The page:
Wednesday, May 21, 2014

Chinese Central Banker: "Renminbi will become reserve currency"

By Simon Black

Busy day today... one of those days that reminds me how fast things are moving, and how quickly this version of our monetary system is being reset.

Out of Beijing, Chinese financial magazine Caijing has reported that the vice president of China's central bank Pan Gongsheng made some rather candid remarks about the dollar and renminbi at a recent monetary seminar.

Over the past several years, the dollar has lost significant ground to other currencies, in its share of international trade transactions and national reserves settlement.

This means that, more and more, people around the world are dealing in currencies other than US dollars when they trade with one another. Not to mention, central banks and national governments are starting to hold larger proportions of non-dollar currencies.

Mr. Pan pointed out that China has signed bilateral currency swap agreements with central banks and governments from nearly two dozen countries, in an amount exceeding 2.5 trillion renminbi ($416 billion).

Granted, this is just the tip of the iceberg. But Pan's view is that the market is pushing for even greater internationalization of the renminbi.

Not to mention, two banks in China and Russia signed deals yesterday to bypass the US dollar and pay each other in local currency.

Again, while a drop in the bucket, it's a major symbolic step towards undercutting the US. There will be more to follow.

Pan told his audience, as well as any foreign investor that cares to listen, that China would continue to promote "a new and more efficient system", i.e. specifically one which is not dominated by the United States and the US dollar.

The entire world is screaming for this to happen.

Think about it-- most of the world's population, its productive capacity, its savings, and much of its natural resources, are in developing markets, especially in Asia.

The West has just a small percentage of global population... and nearly all of its DEBT.

How much longer can the West expect to continue to finance its debt-based standard of living on the backs of laborers earning $10/day in developing countries?

There will be a rebalancing. To believe otherwise is absolutely foolish.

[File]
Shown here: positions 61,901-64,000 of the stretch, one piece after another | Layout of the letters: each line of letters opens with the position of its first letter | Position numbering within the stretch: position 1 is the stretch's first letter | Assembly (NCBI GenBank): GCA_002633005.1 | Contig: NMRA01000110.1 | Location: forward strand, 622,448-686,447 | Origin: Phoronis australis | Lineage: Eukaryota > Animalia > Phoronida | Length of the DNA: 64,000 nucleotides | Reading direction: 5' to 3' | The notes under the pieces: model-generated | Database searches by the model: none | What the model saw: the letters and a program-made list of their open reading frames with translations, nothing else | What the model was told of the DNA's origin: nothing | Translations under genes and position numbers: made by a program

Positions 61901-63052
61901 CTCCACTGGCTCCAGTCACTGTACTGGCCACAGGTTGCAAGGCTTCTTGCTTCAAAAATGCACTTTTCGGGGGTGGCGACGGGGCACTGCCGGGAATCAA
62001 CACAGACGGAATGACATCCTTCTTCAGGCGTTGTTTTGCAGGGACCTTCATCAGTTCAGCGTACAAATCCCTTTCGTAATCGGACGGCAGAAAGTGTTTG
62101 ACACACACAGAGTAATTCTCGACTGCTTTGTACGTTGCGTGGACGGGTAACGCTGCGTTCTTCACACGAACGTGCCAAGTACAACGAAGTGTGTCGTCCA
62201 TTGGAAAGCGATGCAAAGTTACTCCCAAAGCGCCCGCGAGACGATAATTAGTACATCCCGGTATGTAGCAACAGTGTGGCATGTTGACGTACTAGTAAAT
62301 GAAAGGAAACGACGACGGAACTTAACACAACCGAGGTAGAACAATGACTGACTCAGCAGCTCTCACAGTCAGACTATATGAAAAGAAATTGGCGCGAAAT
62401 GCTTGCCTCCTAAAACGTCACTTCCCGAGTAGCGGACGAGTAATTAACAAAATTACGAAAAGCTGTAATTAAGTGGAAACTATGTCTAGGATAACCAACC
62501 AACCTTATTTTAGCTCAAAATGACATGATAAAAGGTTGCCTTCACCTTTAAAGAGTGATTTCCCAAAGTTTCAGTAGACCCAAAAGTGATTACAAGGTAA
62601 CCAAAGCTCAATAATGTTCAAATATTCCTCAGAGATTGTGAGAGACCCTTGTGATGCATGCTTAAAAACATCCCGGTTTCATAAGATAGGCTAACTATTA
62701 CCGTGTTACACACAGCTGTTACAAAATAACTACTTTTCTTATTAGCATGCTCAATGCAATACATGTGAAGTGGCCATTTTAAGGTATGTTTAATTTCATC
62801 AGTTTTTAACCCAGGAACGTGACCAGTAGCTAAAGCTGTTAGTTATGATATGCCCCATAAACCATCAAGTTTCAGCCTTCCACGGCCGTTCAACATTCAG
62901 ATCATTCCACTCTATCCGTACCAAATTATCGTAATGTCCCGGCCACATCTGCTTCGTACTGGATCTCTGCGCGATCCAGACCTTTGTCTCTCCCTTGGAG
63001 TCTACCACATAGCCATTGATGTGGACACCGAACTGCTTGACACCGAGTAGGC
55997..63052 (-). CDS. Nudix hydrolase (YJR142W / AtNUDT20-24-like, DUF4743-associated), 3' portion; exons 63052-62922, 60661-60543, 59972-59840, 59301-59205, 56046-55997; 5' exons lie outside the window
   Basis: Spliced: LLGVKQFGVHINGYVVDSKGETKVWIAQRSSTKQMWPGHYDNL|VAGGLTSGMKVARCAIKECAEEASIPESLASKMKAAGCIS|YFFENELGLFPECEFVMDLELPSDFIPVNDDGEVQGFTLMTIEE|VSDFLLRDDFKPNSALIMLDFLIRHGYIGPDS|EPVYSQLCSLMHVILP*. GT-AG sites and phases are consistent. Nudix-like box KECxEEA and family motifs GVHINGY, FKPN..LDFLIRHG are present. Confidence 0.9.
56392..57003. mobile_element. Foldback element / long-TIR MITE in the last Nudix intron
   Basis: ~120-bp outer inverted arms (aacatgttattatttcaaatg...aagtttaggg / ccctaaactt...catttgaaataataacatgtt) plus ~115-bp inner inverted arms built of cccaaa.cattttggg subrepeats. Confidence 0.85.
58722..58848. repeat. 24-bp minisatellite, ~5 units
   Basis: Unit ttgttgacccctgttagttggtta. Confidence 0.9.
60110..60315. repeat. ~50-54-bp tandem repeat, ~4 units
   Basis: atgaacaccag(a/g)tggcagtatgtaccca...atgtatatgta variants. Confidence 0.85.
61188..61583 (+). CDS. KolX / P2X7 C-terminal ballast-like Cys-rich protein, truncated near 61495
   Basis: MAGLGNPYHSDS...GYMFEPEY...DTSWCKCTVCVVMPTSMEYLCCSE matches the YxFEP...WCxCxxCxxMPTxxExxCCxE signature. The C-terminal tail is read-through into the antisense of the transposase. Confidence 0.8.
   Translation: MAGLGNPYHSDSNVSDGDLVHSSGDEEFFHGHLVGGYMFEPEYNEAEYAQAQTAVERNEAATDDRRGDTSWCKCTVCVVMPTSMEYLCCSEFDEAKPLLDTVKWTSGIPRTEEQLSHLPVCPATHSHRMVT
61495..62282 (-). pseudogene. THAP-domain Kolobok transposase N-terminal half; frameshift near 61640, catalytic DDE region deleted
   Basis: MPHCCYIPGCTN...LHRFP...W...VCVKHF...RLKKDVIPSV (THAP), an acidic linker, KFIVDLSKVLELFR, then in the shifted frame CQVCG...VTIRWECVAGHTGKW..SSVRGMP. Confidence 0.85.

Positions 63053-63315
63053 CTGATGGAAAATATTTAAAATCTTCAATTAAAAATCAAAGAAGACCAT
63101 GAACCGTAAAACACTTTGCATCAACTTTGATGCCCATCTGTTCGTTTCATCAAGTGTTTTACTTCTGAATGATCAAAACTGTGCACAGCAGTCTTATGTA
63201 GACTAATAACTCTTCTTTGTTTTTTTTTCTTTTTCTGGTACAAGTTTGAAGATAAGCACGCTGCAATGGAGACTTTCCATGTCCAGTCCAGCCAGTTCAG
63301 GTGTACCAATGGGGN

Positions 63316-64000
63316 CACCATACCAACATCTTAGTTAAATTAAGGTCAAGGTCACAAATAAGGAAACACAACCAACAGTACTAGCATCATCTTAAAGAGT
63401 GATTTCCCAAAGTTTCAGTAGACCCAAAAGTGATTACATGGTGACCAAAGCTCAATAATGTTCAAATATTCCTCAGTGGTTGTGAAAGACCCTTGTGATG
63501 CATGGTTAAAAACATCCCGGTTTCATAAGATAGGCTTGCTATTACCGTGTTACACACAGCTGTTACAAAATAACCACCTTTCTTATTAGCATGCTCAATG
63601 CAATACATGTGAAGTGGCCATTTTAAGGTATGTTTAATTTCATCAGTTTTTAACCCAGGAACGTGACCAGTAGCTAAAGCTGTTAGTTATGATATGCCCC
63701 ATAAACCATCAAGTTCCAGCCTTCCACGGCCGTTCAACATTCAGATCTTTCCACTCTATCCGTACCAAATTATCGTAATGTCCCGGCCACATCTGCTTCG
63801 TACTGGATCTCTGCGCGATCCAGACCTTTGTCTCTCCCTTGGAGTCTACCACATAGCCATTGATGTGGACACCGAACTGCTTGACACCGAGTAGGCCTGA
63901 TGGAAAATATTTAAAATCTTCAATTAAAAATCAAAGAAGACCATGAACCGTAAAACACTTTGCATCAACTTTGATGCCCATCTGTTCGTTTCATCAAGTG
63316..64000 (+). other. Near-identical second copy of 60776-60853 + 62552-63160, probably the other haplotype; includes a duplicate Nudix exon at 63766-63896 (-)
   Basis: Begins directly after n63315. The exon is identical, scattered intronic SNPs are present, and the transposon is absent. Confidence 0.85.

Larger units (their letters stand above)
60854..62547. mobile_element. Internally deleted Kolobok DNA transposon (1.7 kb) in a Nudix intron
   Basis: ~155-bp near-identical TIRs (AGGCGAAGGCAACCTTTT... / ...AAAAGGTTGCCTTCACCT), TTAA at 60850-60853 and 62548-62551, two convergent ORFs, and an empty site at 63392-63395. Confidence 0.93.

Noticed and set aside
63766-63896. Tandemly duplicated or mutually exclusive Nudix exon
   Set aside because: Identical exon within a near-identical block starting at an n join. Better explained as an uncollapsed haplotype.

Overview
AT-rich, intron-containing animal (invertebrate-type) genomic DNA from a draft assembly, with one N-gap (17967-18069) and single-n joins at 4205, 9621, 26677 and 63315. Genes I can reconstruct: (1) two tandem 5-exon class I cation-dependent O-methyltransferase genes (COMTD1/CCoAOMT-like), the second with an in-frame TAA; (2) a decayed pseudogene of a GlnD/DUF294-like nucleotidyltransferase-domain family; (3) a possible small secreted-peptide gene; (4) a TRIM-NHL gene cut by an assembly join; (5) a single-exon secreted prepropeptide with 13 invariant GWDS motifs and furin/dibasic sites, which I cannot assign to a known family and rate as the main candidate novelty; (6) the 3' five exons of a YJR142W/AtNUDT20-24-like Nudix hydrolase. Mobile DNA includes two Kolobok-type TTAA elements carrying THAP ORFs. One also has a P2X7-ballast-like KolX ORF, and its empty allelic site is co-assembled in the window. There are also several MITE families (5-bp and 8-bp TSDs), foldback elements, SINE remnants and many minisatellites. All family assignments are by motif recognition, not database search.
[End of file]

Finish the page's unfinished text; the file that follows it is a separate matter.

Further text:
And as China is set to overtake the United States as the world's largest economy this year, they're the obvious candidates to lead the charge.

Like a boxer telegraphing his punches, China is practically banging its shoe on the podium telling the rest of the world what's going to happen... and soon.

Simon Black is Senior Editor  at Follow Sovereign Man on Facebook, Twitter, Google+


  1. And the arguments for all the idiotic big government programs will be moot.

  2. If there is a paradigm shift, let's hope it will be bloodless.

  3. In order for the (fiat currency) renminbi to become a global reserve currency, China would (quickly) have to transition from a net producer nation (positive balance of payments) to a net consumer nation (negative balance of payments) in order to export sufficient renminbi for global trade settlement. This is what the US has done since ~1971. Triffin's Dilemma always points to an eventual failure.

    1. Good point.

      I predict multiple reserve currencies myself.

    2. It seems there have been different messages coming out of China in regard to currency direction, take for example this:

      I wonder at what point there's an inflection between the ongoing loss in the dollar's value and the US's ability to consume....that point being the time at which gold convertibility could be the fatal stab at dollar hegemony.

      So if China was successful in establishing convertibility to gold by using stockpiled dollars, what would stop it from issuing an arbitrary amount of Renminbi globally and snowballing demand? (assuming that US consumption drop & dollar devaluation made their short term pain bearable)

      Sure, we might be talking about 2 more decades...but what is China to do with stockpiled dollars? Real estate in China is blowing up, their overseas customers are losing their ability to consume, where do you put the piles of dollars you've accumulated to at least maintain if not increase value if even your businesses can't find margin?

    3. " convertibility could be the fatal stab at dollar hegemony." Bingo! But there simply is not enough gold to support global trade settlement AT CURRENT GOLD CURRENCY VALUATIONS! However, at 40X-50X current purchasing power valuation there would be plenty of gold to do the job. Don't be surprised if this turns out to be the end game. Let the marketplace determine relative gold convertibility valuations of each currency and we will have an objective standard to evaluate the true purchasing power of each fiat currency.

    4. Thanks for the clarification!

      Anyone wanna take a stab at a timeline?

    5. Stab: Sometime in the 2015-2018 time-frame.